Intra-Inter-City Nexus

Cities have depended on each other since the origins of civilization. The original trade networks evolved to networks of cities that enabled the flow of knowledge embedded in physical resources and people. 

Today, with the advent of AI, robots, and sensors, networks within and between cities increasingly rely on intelligent machines. This, in turn, has promoted a plethora of new connections between urban system components. Thus, to ensure sustainable urban development across different layers, it is imperative to understand the interactions between the physical, social, and digital networks. 

The goals of this cluster are threefold. First, to use multiple perspectives in order to better understand the connections between different components of the urban systems. Second, to explore how such connections also affect the interactions across cities leading to different developmental stages, different challenges, and potentially different solutions. Third, to leverage the interactions between the different types of networks to propose innovative yet tangible solutions to global challenges.

 

Projects

The role of AI, robotization and other technologies in fostering prosperous, safe, connected cities

This project aims to produce data and tools for a better understanding and evaluation of the effects that new technologies have on the socio-economic development of cities. To quantify the effects of new technologies on socio-economic outcomes it is imperative to study the interactions between humans and machines within and across cities. The rise of AI tools, for example, has spawned anxieties as to what is their actual impact on human well-being.

Led by Pablo I. Hernández-Lagos (Investigator)

Documenting urban change

This project aims to create digital models of the cityscape that will help in understanding and documenting changes in the urban structure of cities due to rapid urbanization To understand the current era of urbanization and better manage the use of natural resources, it is necessary to understand the historical trends that shaped cities into their current form. Documenting modern heritage not only helps to preserve such knowledge for future generations, but it sheds light on how future changes might play out. and socio-economic development.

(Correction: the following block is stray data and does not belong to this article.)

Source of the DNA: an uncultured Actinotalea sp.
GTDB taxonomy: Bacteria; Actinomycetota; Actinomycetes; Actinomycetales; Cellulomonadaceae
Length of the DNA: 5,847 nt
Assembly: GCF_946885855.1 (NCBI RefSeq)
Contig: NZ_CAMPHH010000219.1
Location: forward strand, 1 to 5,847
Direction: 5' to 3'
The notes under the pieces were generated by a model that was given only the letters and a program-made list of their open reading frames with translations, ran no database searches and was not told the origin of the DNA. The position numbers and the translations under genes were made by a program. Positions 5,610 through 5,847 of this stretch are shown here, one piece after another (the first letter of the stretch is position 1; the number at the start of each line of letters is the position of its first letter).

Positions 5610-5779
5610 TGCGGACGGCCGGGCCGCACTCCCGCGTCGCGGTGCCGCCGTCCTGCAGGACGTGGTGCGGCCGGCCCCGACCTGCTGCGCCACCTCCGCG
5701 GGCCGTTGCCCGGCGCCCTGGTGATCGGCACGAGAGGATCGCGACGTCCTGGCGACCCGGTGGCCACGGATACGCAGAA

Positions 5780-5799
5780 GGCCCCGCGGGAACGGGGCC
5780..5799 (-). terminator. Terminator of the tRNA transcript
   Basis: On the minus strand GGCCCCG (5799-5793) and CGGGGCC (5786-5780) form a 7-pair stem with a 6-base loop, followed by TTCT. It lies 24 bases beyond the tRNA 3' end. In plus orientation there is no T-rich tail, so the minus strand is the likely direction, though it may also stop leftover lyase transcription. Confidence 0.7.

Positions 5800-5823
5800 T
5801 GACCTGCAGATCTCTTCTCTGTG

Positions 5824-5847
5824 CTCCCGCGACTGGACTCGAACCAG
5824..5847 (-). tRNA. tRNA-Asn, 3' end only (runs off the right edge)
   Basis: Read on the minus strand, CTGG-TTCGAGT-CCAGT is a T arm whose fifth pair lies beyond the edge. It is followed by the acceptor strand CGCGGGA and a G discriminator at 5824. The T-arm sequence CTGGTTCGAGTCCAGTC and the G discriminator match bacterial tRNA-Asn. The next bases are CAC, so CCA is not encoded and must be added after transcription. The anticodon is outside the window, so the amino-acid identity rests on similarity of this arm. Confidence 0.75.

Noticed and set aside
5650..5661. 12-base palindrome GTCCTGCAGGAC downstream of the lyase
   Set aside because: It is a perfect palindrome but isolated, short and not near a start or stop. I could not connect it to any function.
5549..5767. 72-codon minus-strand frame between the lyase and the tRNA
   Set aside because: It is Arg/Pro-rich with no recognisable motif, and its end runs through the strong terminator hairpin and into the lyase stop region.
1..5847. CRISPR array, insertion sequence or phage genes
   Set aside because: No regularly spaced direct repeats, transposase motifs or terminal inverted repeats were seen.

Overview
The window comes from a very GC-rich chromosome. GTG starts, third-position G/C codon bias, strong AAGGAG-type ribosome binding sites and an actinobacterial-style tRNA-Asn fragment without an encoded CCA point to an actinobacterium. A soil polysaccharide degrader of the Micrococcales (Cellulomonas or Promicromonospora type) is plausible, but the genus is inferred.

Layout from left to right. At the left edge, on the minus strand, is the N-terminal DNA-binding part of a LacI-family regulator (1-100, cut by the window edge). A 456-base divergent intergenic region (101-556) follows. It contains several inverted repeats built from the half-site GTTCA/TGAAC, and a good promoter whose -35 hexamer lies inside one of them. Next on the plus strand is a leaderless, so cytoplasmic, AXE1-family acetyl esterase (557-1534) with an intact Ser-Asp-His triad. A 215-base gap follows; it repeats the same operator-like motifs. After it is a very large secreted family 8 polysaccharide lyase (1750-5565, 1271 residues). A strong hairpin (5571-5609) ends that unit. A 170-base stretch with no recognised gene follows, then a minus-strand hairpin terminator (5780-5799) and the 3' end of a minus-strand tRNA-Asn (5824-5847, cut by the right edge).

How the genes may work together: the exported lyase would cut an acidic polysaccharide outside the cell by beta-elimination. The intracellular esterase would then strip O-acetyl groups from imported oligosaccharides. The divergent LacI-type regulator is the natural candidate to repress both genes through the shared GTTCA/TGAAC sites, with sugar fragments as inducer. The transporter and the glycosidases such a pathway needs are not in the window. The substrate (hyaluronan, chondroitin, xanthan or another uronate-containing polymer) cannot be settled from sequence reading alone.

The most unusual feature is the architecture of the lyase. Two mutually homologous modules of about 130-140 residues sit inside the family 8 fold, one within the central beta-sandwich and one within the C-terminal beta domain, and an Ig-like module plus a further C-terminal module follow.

Led by Felix Beck (Investigator)

Improving multimodal mobility in urban networks

Traffic congestion is a challenge across cities worldwide, with multiple transport modes competing for limited road space. At the same time, new technologies are triggering rapid changes in mobility. This project aims to develop novel modeling and optimization tools for designing, operating and controlling advanced mobility systems, especially during a transition period where conventional and automated vehicles coexist. The idea is to build solutions that improve the performance of the overall system while taking into account the interactions and trade-offs across the different modes. At this point, this work is divided into three sub-projects.

 

Led by Monica Menendez (LPI & Center Director)